For example, the governing specification for the EU, EN 55024, which speaks to a maximum AC field level of 1 A/m (12.6 mG) has no official standing in the United States and equipment is not required to meet either the immunity or emissions standards. Nevertheless, some IT data processing and communications manufacturers have begun to enforce EU site environmental requirements in order to extend performance guarantees.




Extremely low frequency (ELF) or 60 Hz (AC) magnetic fields are naturally emitted by current-carrying electrical conductors and devices. All other things being equal, the AC magnetic field strength emitted by electrical circuits is directly proportional to the magnitude of electrical current. But wiring configurations can be optimized for lower fields: multiple adjacent conductors, carrying balanced currents have a low net field emission, a consequence of the natural cancellation of magnetic fields created by currents traveling in opposite directions (single phase) or with different phase angles (three-phase).

Rigid metallic conduit generally provides good magnetic field reduction, provided that the feed and return currents are equal, in single-phase circuits, and if all of the currents (both feed and return) are present, in three-phase circuits. If electrical current from a circuit returns via an alternate path, then magnetic field levels emitted from such a circuit can increase significantly. This condition usually occurs if neutral conductors from different circuits are “cross connected” or illicit connections are made between a neutral and ground in a building’s electrical distribution system. This is often referred to as “stray”, “ground”, “zero-sequence”, or “net-current” conditions, usually a result of a wiring error.

Effects_of_distanceAC magnetic fields decrease naturally in intensity as a function of distance (d) from the source. The rate of decrease however, can vary dramatically depending on the source. For example, magnetic fields from motors, transformers, etc. decrease very quickly (1/d3) while circuits in a typical multi-conductor circuit decay slower (1/d2). Magnetic fields from “stray” current on water pipes, building steel, etc. tend to decay much slower (1/d).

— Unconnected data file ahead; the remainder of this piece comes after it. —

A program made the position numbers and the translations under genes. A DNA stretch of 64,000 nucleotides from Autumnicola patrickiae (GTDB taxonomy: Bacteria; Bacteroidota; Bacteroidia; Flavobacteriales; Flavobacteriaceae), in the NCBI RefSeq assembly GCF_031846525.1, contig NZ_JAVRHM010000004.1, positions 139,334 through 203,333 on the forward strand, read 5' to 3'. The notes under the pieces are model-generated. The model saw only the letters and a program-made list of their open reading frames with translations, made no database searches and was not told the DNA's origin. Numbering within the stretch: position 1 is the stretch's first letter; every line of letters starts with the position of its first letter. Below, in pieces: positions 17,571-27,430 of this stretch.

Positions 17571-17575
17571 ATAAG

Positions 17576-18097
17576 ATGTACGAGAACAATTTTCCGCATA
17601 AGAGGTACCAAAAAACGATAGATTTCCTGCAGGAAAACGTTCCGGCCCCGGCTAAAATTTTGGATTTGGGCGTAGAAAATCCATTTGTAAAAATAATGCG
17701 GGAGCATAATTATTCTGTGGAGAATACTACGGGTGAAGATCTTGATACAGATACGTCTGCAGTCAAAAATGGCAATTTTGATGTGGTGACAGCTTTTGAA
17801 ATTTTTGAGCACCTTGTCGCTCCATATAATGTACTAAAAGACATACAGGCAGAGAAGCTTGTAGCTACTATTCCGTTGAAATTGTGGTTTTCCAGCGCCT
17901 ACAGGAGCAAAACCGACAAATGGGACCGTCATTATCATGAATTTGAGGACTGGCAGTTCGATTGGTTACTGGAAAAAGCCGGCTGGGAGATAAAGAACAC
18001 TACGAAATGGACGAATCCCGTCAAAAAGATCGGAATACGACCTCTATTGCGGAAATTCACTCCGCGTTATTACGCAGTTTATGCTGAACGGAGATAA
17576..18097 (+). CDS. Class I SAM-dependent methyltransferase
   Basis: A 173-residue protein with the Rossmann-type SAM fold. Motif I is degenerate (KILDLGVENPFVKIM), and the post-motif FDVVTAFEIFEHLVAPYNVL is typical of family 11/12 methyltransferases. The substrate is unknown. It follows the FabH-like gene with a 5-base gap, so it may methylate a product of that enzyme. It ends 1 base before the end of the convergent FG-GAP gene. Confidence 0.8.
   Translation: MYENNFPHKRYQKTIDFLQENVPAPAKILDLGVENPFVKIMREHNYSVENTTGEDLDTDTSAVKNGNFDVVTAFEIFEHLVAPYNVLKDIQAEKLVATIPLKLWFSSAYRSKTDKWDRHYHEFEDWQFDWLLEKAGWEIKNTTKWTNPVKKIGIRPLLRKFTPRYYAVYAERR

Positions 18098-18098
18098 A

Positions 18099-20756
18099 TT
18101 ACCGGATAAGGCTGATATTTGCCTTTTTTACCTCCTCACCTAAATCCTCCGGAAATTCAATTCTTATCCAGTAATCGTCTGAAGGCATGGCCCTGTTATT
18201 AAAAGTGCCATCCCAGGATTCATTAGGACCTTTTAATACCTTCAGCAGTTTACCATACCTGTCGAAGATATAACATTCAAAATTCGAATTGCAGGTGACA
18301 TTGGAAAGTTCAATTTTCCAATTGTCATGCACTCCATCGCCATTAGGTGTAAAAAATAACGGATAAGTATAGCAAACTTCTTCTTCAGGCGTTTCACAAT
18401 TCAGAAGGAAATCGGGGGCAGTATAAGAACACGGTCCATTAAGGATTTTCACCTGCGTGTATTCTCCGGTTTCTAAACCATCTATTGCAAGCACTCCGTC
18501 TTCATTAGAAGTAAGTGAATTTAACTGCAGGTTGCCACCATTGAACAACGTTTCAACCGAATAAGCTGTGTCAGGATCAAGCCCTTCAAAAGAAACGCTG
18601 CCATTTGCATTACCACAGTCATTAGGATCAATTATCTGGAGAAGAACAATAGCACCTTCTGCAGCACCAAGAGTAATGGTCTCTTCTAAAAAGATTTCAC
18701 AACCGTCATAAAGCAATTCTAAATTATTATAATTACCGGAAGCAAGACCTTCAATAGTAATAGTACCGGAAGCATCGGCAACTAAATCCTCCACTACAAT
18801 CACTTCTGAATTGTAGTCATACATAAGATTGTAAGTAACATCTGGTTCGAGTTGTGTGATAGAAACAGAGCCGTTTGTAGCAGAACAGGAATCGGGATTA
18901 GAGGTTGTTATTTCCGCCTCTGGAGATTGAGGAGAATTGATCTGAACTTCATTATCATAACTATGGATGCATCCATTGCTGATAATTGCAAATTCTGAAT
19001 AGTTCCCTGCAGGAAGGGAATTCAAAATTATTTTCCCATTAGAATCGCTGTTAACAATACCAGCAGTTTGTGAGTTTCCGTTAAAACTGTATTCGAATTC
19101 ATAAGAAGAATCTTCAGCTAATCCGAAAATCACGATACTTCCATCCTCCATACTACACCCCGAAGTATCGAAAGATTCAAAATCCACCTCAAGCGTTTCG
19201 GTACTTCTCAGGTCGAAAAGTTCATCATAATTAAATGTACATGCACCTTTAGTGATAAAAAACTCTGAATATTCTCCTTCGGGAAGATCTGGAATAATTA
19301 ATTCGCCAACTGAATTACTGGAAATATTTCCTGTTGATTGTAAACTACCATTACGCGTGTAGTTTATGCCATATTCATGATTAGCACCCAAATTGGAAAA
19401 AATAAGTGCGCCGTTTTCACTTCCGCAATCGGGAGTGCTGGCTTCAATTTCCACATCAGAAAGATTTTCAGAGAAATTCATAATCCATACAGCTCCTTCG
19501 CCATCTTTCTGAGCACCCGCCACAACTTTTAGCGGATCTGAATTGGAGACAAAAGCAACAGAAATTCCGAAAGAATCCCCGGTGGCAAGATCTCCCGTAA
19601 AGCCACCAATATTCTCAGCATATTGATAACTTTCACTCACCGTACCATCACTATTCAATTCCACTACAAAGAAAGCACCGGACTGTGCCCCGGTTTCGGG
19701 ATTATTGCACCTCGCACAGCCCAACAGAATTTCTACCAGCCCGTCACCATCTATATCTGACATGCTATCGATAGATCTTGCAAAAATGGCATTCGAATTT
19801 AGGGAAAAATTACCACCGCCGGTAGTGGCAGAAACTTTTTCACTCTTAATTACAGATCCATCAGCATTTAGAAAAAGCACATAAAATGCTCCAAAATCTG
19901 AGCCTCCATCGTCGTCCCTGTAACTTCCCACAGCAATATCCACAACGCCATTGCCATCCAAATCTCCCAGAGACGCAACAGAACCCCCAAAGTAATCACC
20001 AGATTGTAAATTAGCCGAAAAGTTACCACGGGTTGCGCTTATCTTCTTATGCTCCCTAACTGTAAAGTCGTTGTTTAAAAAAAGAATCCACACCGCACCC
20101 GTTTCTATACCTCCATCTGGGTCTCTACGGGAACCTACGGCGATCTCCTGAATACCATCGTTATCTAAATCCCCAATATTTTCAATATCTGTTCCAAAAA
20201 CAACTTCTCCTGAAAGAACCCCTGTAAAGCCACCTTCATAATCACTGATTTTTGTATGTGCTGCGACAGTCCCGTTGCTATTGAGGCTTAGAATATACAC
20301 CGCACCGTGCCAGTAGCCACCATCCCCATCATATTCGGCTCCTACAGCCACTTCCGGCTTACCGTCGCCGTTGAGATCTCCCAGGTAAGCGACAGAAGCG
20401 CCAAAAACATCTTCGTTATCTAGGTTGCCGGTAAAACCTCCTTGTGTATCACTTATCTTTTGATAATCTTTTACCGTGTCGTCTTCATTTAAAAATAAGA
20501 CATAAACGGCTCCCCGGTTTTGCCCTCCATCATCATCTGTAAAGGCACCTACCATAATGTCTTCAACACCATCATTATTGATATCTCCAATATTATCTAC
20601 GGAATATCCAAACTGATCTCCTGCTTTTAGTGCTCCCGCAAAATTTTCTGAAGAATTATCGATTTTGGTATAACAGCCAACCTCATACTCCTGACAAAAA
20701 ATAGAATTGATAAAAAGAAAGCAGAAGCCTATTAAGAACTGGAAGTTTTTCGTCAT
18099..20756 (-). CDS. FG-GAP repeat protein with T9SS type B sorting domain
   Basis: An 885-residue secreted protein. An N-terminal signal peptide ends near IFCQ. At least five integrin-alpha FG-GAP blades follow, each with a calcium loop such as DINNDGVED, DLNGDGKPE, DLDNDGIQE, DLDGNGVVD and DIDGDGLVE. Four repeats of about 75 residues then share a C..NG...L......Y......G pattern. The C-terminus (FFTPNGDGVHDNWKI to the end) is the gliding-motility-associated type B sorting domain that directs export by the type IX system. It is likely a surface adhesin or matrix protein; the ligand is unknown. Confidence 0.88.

Simply increasing the distance from the source(s) of an area with elevated magnetic field strengths can often reduce magnetic fields to an acceptable level.

Transmission 1The most obvious sources of AC magnetic fields include heavy current-carrying devices such as Transmission and Distribution Power Lines, Transformers, Electric Service Panels, and Conduit or Bus Bars. Less obvious sources include fluorescent light transformers, older computer and television monitors, and other electronic equipment. Even the wires in the wall are potential sources. For example, if a distribution circuit inside a wall is incorrectly wired (“wiring errors”), the resulting magnetic field can extend across a substantial portion of the room or building.

Unlike electric fields that are relatively well-shielded by common materials used in commercial construction, magnetic fields are capable of penetrating all but ferromagnetic and a very few, specially manufactured and installed materials. AC magnetic fields will pass undiminished through earth, concrete and most metals, including lead. The actual AC magnetic field strengths encountered within a given commercial building typically range from under 0.2 mG in open areas to several hundred near electrical equipment, but for practical purposes, an ambient range of from 0.2 to 4 mG might be considered typical.